Down the Kaskaskia Road, just north of the village of Kaskaskia, a family named Goings lived. These people had many talents including making rifles that were favored by the territorial governor and the Rangers. They also made all kinds of trinkets as well as sugar cane wine. These two roads became busy with settlers and the Goings boys decided to set up shop near Walnut Hill and sell some of their items. One of the items they made was money. They made change with their pieces of money. This generated several complaints and local "Regulators" came over to the camp and gave the boys a chance to leave the state, if not they advised them that they had all the rope and trees they needed to take care of the situation. One of the names listed in this incident was John Brimberry. John lived near the Goings and "forted" at their place during Indian troubles. The Goings and John Brimberry left the state.
EDITORS NOTE: In fairness, it should be noted that there was not a common currency in the United States at this time, and specie was in short supply, particularly along the frontier. Hence, farmers and tradesmen had to either resort to bartering or find other mediums of exchange such as “paper notes”. By the Civil War, the United States had more than 10,000 paper currency in circulation, most not backed by gold and fraud was rampant. Hence there was a general distrust of paper currency and the people who produced it.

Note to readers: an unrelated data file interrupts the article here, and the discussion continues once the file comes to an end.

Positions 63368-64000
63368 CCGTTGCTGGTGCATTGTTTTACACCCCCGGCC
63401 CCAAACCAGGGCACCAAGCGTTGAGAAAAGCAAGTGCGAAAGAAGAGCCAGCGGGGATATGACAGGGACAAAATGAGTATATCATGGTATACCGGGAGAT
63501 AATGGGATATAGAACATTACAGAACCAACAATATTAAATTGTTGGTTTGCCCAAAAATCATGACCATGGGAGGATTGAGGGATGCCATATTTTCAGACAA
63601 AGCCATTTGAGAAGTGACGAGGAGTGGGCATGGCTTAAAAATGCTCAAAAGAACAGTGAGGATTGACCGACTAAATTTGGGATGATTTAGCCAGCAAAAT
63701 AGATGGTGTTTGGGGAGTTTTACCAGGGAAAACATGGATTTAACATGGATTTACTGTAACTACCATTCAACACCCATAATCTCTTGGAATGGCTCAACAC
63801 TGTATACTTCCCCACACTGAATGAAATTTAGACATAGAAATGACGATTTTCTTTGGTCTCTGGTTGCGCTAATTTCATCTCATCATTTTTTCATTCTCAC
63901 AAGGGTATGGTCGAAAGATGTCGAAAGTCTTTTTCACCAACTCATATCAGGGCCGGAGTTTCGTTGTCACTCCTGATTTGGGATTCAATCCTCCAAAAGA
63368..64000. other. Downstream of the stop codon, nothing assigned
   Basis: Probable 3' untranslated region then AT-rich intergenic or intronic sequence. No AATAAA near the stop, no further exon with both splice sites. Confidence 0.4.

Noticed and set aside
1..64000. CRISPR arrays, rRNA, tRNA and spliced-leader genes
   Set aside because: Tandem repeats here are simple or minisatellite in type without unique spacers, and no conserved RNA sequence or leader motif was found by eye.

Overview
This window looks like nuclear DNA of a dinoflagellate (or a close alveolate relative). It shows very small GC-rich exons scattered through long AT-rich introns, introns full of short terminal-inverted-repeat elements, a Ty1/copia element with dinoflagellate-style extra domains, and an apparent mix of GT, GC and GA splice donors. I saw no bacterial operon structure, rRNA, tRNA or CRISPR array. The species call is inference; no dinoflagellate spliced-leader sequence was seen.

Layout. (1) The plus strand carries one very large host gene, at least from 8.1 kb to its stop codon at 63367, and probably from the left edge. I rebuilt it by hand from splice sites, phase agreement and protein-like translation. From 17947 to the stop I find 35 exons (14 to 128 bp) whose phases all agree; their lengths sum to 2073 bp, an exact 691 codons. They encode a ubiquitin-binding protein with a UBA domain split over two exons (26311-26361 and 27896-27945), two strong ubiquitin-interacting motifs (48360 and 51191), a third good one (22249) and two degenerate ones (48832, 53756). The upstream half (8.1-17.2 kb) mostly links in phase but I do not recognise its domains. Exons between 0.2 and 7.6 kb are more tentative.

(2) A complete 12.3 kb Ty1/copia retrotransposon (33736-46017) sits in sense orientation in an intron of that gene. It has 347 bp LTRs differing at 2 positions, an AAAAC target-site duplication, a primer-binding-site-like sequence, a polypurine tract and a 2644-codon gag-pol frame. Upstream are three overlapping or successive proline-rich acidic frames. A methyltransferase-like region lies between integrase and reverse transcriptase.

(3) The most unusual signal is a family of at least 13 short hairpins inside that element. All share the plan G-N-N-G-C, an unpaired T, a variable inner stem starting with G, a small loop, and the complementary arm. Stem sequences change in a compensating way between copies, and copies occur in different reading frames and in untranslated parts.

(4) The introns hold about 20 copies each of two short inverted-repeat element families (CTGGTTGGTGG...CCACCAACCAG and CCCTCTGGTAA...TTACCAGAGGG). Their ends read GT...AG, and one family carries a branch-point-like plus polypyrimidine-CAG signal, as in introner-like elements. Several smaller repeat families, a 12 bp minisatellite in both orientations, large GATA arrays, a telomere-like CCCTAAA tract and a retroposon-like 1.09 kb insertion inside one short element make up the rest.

Between present day Harrisburg and the Ohio River, another incident occurred in 1819. A group of local rowdies gathered at a tavern on the Goshen Road. During the evening one of the men, Isaac Kingsland, decided to have a nap and sat down in a corner. Another man decided to have some fun and put a cigar in Kingsland’s mouth and pulled his hat down over his face. Later in the night the tavern owner tried to wake him up and found that he was dead. Believing that the cigar choked Kingsland to death, the group that had left was blamed for his death. The sheriff started after this group but they had gone over into Kentucky. One member of the group was named Brimberry. He was described as about 5 feet 10 inches tall, light complexion, full face, and 25 years old. Nothing further came of the incident because they found the man had died of natural causes. The tavern owner, however, was fined for not having a license.